A Bourbon to Call My Own

The Research

A few months ago, I decided to add to my growing list of vices by delving into the world of whiskey. Those who know me best know that wine is my passion and mixed drinks are my occasional side piece.

Why bourbon? Because I’m a “Zagger” by nature. When others zig, I tend to zag. My good friend David is a Scotch drinker and an enthusiastic one at that. The more expensive the Scotch, the more excitedly his tail wags. I tasted a few glasses of Scotch with him and I think they were pretty good. Think – because I really had no idea what I was tasting, what I should have been looking for, or what the standard flavor profile should be.

So when I decided to “zag” my way to bourbon, I had to know what I was getting into. The research started in earnest right off the bat. The first decision was to concentrate on Kentucky bourbon because of its historic lore and the fact that it is a truly American spirit.

Next I wanted to learn what differentiated bourbon from other whiskies like Scotch, Irish and Canadian whiskey. Here’s where YouTube became one of the greatest developments in the history of man. You can learn about ANYTHING on YouTube. Knowing the differentiators like ingredients, mash bills, aging process and time spent in the barrels helped me gain an understanding of what I should be looking for in flavor profiles like sweet corn, smoke, baking spices, burnt sugar etc.

Armed with a basic understanding of distilling process, technique, and flavors, I conducted some public polling via social media to find out what my friends and acquaintances were drinking. Bourbon heads are all too eager to welcome you down a path of debauchery so the responses came pouring in. Dr Fred G gave a shoutout to Makers Mark as did Kerry O. Two women chimed in; Michelle, suggested Larceny and Leigh proffered Woodford Reserve. Cousin Ian put a plug in for Knobb Creek. But responding to a Facebook post wasn’t personal enough for my buddy Matt H. He needed to chat by phone. The excitement and enthusiasm heard in his voice for my decision to cause further damage to my liver was…disturbing to say the least. It was as if a child were taking his first steps. Matt threw Makers Mark, Blanton’s, Woodford Reserve, Knobb Creek and many others my way.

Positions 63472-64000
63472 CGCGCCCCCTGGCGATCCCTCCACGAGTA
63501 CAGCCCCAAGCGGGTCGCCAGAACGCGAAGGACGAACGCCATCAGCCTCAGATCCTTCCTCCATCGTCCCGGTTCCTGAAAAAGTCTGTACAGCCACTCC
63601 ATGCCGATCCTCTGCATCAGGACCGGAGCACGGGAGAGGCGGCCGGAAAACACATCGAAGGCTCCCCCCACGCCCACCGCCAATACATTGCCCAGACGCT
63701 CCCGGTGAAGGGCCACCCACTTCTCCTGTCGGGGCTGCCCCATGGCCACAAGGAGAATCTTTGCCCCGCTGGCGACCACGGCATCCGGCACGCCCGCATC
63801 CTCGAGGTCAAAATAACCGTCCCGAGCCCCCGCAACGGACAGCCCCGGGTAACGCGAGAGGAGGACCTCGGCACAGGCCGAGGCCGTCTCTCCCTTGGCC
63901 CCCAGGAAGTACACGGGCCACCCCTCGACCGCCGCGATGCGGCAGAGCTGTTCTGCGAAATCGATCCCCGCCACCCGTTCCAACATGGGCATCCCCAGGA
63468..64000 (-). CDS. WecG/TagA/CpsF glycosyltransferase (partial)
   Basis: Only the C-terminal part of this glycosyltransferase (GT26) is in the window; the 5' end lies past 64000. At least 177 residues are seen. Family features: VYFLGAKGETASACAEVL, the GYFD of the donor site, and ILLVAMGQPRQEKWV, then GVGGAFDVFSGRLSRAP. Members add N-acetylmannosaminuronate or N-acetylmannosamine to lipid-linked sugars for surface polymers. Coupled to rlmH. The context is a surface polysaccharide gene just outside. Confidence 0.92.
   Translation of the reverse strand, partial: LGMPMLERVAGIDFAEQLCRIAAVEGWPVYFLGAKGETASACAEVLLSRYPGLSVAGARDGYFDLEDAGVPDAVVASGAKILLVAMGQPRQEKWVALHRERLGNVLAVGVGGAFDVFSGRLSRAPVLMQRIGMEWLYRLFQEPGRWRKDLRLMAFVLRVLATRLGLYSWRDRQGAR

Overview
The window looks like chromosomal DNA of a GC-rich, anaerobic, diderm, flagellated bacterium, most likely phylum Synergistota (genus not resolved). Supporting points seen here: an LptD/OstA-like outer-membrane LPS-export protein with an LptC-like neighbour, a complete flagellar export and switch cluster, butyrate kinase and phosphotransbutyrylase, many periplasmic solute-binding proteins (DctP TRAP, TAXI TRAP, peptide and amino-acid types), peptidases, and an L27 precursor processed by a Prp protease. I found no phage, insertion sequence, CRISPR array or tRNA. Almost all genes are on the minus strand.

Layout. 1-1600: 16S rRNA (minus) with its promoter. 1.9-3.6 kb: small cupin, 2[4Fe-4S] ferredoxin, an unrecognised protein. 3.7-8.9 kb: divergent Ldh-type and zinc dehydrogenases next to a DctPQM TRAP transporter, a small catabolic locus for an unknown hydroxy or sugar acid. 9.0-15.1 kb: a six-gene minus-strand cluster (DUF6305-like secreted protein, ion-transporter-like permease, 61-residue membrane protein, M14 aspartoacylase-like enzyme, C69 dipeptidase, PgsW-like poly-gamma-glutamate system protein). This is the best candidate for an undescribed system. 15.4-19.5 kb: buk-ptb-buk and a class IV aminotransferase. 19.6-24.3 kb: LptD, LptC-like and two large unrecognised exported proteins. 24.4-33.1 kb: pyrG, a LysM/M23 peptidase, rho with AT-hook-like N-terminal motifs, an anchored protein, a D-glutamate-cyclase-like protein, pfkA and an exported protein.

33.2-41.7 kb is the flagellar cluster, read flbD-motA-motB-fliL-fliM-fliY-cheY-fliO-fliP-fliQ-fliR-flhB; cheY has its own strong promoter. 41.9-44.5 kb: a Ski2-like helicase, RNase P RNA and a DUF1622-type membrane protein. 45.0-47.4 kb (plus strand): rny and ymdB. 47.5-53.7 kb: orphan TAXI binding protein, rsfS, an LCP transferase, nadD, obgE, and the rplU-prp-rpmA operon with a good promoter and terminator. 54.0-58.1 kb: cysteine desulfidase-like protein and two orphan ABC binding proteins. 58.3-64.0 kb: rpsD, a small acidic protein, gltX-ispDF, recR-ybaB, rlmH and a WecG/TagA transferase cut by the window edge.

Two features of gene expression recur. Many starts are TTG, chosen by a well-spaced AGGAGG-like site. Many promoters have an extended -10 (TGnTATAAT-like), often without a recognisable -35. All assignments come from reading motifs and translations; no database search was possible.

I pondered all of the recommendations and, after careful consideration, made the most beginner move that I could. A flavored bourbon: Knobb Creek Smoked Maple. LOL! It’s laughable today but enjoyable at the time. I had enjoyed smoked maple Manhattans at a local restaurant so I thought…why not?

Eventually, I ditched the training wheels and watched several more YouTube videos to further my education. A favorite channel emerged in It’s Bourbon Night. I learned a ton from the channel’s two hosts.

I declared a mission: Find YOUR bourbon, Joe Lee. Find your “go-to” “Steady Eddie” everyday sipper. Over a two month period, and to my wife’s dismay, I purchased a bottle of Kentucky Straight Bourbon per week in an effort to find MY bourbon. Because a man without a bourbon to call his own is just a simple man.

The Bourbons

I purchased 10 bourbons: Woodford Reserve, Four Roses Single Barrel, Eagle Rare, Evan Williams Single Barrel, Rowan’s Creek, Willett Pot Still Reserve, Woodford Reserve Double Oaked, Buffalo Trace, Booker’s Small Batch, and Colonel E.H. Taylor, Jr. I tasted another 3 in restaurants and bars: Maker’s Mark, Basil Hayden’s, and Old Forrester 1920.

What I like

I like a somewhat balanced bourbon with stronger notes of sweet corn, coffee, caramel, butterscotch, and hints of tobacco leaf, cinnamon, dark fruit, wood, and floral notes. I’m not big on the more peppery profile that bourbons with higher rye content in the mash bill offer. Slightly higher rye is ok. And bourbons that are too well balanced where flavors that I enjoy don’t shine are a little too boring for me (like Woodford Reserve). The alcohol content sweet spot for me is between 90-100 proof.